[fw-wiz] Filter routers? (was Re:logs)

From: Kevin (KKadow_at_gmail.com)
Date: 10/01/04

  • Next message: Marcus J. Ranum: "Re: [fw-wiz] SMTP forwarding question"
    To: firewall-wizards@honor.icsalabs.com
    Date: Thu, 30 Sep 2004 23:01:41 -0500

    How common is it to deploy filter routers to pre-process traffic
    before it gets to the firewalls? How elaborate do you get with these

    Simple "ingress" filtering at the DMZ is a best practice, and it's not
    uncommon to additionally do "egress filtering, usually in the same DMZ
    router. Over the past few years I've become more of a fan of
    additionally deploying "Intranet" filter routers on the private
    network, to deal with default route traffic towards the Internet
    firewalls from inside.

    At the DMZ, I find little value in logging denied traffic. It makes
    sense to me to simply deny the "noise", traffic which would otherwise
    increase the load on firewalls, (generating and writing deny log
    events) to no real end.

    Primarily this "noise" consists of packets with spoofed source
    addresses -- any packet claiming to come from an internal address,
    from RFC1918 address space, or from certain IANA-Reserved blocks;
    Anything matching these sources must be spoofed, cannot readily be
    traced back to the source. Other than some interesting statistics,
    logging spoofed sources doesn't do much for me, for security.

    Additionally, I prefer to drop inbound traffic destined for subnets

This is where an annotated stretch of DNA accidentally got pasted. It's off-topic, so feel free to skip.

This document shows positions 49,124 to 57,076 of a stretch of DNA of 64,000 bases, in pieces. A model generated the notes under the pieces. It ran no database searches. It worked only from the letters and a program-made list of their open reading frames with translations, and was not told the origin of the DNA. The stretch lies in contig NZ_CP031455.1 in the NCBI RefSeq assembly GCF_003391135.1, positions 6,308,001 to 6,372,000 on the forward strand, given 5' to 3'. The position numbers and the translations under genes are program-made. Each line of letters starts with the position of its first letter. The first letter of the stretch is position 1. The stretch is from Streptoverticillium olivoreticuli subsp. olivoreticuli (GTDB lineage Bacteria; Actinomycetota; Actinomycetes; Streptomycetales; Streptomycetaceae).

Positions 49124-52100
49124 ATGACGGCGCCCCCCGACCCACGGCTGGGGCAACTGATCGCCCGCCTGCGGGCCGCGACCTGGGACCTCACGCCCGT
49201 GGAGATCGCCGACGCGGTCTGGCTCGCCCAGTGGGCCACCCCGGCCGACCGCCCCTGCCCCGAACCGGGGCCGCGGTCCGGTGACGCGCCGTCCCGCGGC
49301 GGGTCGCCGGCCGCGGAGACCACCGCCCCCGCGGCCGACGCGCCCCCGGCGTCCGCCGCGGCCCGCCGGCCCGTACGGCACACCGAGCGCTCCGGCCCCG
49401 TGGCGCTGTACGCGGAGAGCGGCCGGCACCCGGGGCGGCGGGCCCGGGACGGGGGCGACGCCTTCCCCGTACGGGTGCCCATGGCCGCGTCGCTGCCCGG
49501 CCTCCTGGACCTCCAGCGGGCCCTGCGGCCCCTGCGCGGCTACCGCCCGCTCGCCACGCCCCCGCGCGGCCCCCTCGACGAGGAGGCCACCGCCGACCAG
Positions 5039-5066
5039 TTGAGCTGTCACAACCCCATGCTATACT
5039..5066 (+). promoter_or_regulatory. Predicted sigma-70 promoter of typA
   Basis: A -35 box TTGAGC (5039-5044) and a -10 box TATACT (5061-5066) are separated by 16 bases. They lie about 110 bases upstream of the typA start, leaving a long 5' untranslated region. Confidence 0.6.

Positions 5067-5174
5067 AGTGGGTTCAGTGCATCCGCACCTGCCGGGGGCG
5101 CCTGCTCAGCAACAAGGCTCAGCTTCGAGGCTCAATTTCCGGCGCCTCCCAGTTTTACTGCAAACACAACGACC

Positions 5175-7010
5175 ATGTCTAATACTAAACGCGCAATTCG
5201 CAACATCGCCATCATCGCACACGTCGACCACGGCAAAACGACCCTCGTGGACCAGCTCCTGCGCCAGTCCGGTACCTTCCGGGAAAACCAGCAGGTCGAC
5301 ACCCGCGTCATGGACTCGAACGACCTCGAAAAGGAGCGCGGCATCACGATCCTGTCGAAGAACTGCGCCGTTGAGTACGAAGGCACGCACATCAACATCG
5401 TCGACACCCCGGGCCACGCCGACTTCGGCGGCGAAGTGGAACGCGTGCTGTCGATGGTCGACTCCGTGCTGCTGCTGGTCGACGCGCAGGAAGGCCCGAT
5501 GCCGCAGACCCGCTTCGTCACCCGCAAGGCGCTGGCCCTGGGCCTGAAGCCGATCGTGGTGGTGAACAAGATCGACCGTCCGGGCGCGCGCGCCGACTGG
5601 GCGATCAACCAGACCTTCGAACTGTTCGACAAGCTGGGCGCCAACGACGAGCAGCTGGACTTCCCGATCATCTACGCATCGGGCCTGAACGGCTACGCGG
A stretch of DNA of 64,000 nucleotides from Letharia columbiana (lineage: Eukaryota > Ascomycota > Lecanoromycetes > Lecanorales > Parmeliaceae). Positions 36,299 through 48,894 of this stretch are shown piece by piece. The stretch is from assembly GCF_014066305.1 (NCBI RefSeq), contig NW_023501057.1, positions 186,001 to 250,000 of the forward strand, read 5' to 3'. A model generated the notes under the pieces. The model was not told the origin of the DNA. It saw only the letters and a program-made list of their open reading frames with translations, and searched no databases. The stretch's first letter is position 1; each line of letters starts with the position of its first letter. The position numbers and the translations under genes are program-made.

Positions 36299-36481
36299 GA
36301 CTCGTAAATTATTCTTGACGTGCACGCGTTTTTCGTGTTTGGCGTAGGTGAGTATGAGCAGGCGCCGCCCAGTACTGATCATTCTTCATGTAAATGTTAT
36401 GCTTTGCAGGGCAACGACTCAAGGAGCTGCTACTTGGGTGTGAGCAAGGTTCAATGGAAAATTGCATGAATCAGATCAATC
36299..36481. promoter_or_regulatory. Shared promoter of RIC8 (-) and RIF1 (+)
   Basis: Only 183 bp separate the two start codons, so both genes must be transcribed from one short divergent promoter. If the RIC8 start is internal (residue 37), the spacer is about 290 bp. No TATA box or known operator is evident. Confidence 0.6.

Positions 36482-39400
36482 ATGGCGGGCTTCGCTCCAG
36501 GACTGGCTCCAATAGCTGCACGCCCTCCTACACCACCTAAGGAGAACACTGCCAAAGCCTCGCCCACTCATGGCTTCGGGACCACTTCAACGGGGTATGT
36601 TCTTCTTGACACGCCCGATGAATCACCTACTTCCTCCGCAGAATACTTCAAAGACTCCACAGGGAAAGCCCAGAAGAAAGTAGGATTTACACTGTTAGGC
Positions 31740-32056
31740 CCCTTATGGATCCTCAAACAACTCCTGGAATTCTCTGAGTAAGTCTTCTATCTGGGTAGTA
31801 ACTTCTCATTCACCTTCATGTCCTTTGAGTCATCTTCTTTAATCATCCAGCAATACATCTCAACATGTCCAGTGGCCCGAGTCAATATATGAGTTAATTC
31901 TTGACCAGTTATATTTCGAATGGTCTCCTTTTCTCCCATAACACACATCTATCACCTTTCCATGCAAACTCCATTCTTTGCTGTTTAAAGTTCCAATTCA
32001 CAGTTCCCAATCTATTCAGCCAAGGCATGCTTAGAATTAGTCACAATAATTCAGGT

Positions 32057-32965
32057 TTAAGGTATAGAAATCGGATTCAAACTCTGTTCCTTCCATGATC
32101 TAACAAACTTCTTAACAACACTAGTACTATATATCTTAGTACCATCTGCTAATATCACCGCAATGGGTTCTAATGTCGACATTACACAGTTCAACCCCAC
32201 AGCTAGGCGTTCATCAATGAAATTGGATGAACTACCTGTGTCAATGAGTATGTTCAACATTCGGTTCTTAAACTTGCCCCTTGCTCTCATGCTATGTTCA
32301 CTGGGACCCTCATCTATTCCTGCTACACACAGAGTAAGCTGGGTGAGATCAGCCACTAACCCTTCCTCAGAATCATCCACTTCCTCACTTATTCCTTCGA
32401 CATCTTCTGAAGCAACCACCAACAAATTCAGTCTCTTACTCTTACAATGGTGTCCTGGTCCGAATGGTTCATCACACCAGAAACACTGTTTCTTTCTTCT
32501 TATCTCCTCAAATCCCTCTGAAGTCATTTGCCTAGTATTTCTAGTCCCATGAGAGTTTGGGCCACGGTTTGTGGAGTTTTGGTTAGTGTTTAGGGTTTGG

and protocols which I know we do not use (We need to advertise IP
    space that is not actively used due to limitations on BGP
    advertisements). For example, permit IPSEC protocols towards the
    subnet where VPN devices are known to live, permit TCP/UDP/ICMP
    towards currently active subnets which are supposed to be visible to
    the Internet, then just drop everything else.

    Normally I wouldn't include TCP ports in the filter router ACL (that's
    the firewall's job), but very recently I've caved on this stance,
    added entries to specifically drop TCP 135-139 and 445. IMHO, nobody
    in their right mind would expose these ports to the Internet, and the
    deny logs on the firewalls were becoming a real hassle (as I mentioned
    in my message Re:logs, 75% of the inbound firewall events were denied
    TCP SYN packets from Microsoft worms on these ports).

    In a perfect world, I could request upstream ISPs apply these filters
    on their end of the pipe, conserving our valuable WAN bandwidth for
    more desirable traffic.


    (P.S. Outbound filter routers on the internal network are a whole
    other animal, one I'm hoping to parlay into a speaking position at
    some future 'con.)
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